It also helped the traffic, obviously, because it gave people something to see more often than just the comic updating.

I don't recall ever hearing anyone complain about the fan art or sketches interrupting the flow of the comic online, and I didn't want to put the fan art on a different page for a reason: I was promoting people's comics who submitted fan art. Why deny them traffic from the main site when they were putting in all of this effort? That never seemed fair to me. So I kept it in there for the kind souls that submitted it. And I'd put up more, too, but I've been too busy to do sketches during the weeks when I don't receive any fanart.

Hey you: submit some fan art for Temple and get your comic reviewed and linked to. :D

8) All comic artists have tools and tricks of the trade. How are these comics made, and do you have any useful tips for our audience?

I can tell you that Temple used to be a process. And then I discovered the wonderful world of Photoshop, and then everything was easy. Well, faster at least. For Temple, I work from an outline that builds into a script. I then do page layouts (or go over layouts with Olivia, my artist), keeping in mind the themes and messages that are important to the story and the page. When I did the artwork, I didn't bother to ink it because I liked the rough look of pencils - but Olivia inks with a pen and brush. I'd then color in sections with different shades of gray, add text and then send it off. For text, if you're thinking about printing, I highly recommend using a vector-based program like Illustrator or Indesign. Trust me, it's worth the money.

For @$$hole!, I like to play with different items in Photoshop. I'll download free brushes, gradients, background photos, whatever. There's rarely an overall story unless I get into an arc, so I mostly just pull out my handy dandy pocket notebook (which I take with me everywhere I go) and pull from ideas that I've been writing down for weeks and weeks - or whatever strikes me as funny at the time. I then do a rough script, and work on the artwork (or take the photos) to match the dialogue. If it's a longer story arc, I'll at least outline the story and then script the pages (so I have a page count and an idea of where jokes will go). Pencils get scanned in and colored, photos get transferred and edited. I have a background in directing and producing cable TV shows, so directing and editing photos is pretty second nature to me.

The best advice that I can give to anyone working in comics is: practice, play, and keep doing it. You only get better as you try new things, and keep at it. Find friends that tell you you're stuff is no good (and why it's no good, or how to make it better), because your friends that say “I like it” aren't helping you.

I have been tapped by many people in the industry as well as on here to do that for artwork, dialogue, translation, and script doctoring and direction. I don't mind doing it for my friends, but don't take the feedback personally. Take it constructively.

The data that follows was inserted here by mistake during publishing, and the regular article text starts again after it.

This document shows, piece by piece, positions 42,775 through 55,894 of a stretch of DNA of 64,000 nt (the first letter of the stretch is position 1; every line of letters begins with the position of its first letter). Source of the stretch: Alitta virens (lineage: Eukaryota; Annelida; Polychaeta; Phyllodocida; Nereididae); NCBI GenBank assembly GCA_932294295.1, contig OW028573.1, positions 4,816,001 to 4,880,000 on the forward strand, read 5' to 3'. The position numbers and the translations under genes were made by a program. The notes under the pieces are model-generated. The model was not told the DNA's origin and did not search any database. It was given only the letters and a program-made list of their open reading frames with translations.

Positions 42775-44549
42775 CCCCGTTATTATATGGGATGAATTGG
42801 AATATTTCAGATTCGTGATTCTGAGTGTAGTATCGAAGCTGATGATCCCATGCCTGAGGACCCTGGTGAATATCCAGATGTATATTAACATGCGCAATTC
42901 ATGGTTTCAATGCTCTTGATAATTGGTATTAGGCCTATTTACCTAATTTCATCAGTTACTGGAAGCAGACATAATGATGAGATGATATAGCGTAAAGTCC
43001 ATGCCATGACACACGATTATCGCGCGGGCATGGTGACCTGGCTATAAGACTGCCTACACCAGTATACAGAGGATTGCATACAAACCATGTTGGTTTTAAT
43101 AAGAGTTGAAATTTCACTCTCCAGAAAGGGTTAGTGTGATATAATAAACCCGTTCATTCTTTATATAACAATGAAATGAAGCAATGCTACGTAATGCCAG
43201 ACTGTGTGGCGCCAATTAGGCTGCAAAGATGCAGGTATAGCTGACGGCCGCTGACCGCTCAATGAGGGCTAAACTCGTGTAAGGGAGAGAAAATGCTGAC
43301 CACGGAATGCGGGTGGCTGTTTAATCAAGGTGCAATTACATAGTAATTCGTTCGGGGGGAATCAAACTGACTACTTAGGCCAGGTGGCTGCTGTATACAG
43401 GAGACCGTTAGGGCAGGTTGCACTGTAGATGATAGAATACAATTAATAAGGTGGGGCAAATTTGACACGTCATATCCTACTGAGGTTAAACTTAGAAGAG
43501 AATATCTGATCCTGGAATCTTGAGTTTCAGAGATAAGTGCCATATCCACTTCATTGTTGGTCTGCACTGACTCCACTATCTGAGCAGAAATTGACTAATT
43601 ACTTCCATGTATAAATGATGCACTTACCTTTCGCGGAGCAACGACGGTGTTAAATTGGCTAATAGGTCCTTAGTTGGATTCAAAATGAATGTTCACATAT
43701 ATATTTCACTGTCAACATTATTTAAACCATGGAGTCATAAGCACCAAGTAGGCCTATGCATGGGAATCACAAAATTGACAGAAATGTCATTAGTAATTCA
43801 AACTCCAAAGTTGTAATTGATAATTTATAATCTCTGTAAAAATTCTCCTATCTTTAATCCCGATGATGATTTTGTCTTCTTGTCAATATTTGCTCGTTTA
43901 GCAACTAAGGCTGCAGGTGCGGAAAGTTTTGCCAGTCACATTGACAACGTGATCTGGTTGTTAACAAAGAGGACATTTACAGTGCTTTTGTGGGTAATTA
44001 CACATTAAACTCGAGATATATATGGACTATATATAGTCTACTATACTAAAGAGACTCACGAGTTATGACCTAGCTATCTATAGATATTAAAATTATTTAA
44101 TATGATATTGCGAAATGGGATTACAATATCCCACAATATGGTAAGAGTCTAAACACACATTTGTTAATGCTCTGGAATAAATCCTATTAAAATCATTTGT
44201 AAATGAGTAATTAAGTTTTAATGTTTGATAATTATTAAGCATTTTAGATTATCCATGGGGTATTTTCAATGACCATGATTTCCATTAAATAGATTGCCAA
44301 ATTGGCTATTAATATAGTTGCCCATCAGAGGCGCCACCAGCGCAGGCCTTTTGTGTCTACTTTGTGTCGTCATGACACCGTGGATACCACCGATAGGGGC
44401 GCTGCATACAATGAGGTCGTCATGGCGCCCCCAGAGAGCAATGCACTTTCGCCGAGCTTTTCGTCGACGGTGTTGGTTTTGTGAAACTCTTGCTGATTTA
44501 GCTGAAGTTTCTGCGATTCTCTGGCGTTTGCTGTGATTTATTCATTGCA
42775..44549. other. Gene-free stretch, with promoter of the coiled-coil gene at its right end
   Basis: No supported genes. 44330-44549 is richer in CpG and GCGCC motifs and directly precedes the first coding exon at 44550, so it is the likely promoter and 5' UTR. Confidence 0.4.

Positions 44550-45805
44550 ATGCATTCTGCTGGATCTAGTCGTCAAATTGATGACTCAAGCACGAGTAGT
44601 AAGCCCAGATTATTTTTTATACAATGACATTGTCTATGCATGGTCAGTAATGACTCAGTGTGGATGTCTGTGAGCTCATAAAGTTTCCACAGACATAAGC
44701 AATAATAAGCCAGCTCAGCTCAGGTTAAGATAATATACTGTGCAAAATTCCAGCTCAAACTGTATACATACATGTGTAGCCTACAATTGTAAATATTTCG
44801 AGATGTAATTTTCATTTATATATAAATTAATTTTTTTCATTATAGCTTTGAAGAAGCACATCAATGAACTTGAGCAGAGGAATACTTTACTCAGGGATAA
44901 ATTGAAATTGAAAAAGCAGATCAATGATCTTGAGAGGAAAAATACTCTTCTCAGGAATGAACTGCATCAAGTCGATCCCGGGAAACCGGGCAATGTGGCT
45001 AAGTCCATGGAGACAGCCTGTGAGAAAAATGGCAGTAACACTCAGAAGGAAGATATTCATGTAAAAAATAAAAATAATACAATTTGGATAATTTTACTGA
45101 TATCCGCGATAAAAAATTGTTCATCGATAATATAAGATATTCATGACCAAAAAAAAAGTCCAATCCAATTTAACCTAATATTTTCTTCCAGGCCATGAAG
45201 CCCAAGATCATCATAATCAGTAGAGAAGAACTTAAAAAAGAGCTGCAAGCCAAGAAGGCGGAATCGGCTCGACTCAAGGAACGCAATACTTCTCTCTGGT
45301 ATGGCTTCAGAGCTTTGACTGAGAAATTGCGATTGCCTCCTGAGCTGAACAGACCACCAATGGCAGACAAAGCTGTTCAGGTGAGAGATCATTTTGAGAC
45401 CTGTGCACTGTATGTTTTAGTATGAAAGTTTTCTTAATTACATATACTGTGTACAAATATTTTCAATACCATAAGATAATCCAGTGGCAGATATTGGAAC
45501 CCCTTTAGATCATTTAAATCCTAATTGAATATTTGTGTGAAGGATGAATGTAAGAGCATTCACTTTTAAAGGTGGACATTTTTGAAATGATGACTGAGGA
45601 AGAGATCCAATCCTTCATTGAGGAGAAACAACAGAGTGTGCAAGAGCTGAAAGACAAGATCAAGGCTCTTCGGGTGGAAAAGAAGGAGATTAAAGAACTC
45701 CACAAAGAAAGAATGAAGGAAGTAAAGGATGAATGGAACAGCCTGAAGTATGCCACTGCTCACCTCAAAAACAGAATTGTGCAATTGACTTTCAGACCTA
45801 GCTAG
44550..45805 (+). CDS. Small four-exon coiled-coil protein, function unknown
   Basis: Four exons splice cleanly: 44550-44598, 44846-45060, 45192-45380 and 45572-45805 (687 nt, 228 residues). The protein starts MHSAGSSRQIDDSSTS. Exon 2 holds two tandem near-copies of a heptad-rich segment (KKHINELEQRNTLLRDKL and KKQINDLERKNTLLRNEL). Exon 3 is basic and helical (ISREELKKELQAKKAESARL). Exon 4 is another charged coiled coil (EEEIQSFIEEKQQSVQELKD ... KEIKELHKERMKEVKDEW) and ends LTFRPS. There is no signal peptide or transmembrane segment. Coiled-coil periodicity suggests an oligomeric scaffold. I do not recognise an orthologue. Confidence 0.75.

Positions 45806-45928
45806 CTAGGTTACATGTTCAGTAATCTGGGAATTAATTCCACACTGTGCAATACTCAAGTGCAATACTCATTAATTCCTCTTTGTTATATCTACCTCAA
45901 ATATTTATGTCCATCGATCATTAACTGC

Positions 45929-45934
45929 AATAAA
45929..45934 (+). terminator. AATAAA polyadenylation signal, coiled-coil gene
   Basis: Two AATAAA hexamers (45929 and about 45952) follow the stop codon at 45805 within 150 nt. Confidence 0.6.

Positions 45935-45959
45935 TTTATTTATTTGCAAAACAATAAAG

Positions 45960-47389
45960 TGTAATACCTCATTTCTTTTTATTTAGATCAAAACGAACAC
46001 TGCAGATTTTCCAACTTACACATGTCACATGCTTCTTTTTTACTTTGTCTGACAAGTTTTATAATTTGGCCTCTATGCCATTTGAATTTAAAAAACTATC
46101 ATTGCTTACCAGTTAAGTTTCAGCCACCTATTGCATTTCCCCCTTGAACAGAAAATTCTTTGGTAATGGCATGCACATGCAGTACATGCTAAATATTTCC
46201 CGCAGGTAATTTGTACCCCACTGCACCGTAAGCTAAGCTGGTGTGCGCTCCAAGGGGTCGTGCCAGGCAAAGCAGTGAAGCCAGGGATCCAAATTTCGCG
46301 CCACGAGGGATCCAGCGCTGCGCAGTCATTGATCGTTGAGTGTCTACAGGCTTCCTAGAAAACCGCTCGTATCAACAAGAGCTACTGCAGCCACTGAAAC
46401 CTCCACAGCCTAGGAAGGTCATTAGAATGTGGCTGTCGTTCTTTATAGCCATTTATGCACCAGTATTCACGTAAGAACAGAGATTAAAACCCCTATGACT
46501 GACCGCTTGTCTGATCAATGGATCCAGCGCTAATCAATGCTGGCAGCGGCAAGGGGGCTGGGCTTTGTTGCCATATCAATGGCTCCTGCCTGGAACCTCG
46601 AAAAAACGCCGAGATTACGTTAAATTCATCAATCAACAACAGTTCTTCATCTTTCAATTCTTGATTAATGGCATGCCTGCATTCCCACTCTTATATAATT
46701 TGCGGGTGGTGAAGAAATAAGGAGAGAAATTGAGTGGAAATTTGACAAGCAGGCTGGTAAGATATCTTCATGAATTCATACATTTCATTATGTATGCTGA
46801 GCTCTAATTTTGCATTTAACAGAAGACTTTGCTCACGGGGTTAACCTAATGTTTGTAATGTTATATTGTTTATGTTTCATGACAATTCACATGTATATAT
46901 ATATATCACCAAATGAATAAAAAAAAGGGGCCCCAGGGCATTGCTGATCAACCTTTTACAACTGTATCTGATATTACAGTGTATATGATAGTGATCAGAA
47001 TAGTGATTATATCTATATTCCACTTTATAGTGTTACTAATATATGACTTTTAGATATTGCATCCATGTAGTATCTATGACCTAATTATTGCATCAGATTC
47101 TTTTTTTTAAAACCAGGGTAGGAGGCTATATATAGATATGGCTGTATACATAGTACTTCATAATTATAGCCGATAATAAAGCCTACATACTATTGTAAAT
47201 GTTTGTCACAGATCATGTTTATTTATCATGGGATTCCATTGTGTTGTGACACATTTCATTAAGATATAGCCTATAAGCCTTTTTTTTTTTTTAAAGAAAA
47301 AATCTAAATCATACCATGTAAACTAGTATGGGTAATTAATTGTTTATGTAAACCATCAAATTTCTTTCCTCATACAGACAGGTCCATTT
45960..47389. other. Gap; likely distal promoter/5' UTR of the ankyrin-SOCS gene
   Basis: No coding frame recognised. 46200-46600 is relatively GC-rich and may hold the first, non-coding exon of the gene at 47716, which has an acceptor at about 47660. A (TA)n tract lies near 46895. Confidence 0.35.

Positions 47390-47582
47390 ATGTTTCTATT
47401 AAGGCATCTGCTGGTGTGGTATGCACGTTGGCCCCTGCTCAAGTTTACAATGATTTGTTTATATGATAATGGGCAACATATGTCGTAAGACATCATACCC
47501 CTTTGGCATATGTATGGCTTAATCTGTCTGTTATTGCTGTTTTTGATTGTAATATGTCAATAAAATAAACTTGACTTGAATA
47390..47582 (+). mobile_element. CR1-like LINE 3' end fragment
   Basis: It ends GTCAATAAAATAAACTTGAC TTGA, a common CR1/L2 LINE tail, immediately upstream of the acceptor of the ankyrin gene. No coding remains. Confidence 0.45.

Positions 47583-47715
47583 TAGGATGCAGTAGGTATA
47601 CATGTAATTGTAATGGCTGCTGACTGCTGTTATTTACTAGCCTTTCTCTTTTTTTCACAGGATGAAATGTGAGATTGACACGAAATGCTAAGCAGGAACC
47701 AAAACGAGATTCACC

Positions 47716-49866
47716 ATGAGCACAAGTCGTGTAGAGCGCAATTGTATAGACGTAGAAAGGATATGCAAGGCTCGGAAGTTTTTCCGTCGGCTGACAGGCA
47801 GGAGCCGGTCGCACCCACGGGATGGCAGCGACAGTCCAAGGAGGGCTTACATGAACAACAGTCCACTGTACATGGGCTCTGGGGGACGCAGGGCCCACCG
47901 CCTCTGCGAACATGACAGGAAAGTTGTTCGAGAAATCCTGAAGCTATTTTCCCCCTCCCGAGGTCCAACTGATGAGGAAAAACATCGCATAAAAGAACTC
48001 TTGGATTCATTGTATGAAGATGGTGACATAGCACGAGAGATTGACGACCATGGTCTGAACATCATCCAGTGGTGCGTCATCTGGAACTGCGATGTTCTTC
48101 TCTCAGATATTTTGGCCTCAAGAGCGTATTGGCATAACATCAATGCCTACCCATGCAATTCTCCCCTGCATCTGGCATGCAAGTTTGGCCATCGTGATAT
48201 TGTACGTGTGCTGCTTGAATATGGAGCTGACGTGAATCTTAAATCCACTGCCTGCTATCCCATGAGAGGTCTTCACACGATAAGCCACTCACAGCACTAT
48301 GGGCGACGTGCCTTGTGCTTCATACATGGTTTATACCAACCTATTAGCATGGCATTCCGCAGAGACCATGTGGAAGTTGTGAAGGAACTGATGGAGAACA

9) You have two reserved comic titles. Your profile describes one, but not the other. What will Nightshade be all about?

Oh goodness, that mess. :P

Nightshade was going to be the comic that a buddy and I were going to pitch to Platinum Studios for the 2008 Comic Book Challenge. My friends DJ Coffman and Jorge Vega had won in the past, but based on conversations from them and a few other industry friends I have, I decided to not submit the comic. A few production problems also helped lead to this decision. The story is still something I would like to tell, but I'd need to find another artist for it - I just don't have the time to write and draw the thing myself.

The storyline is about a man named Doc who has no memories before 1987, who works for an organization called Nightshade. This group has been fighting the forces of evil since before evil had a name, and the responsibility is typically passed down from generation to generation.

Think “BPRD” meets “The Boys” with a twist.

The story takes place in 1998, and follows the group's various missions to try and save the world from demons and things that go bump in the night. The entire first story arc is written, but my artist and I agreed that we wanted to find a different project to collaborate on, so we're working on a few pitches for Oni and Image instead.

10) Finally, you are required by law to make up a word that accurately describes either your comic or your comicing experience. What is that word?

Absolutely + freaking + exhausting + awesome = Absofreakexhausome

It's a real word….Now. And if you ever use it, I expect 10% of your ad revenue. Because that word is now copywrite and trademarked by ME! Yo. :P

Thank you for participating. We hope you have enjoyed responding as much as we enjoyed writing the questions.

I'm still waiting on that sandwich…but I'll still accept blow and hookers, like what Wizard gave me. Go get it. I'll wait.
  IT'S OLD BATMAN
last edited on July 14, 2011 3:42PM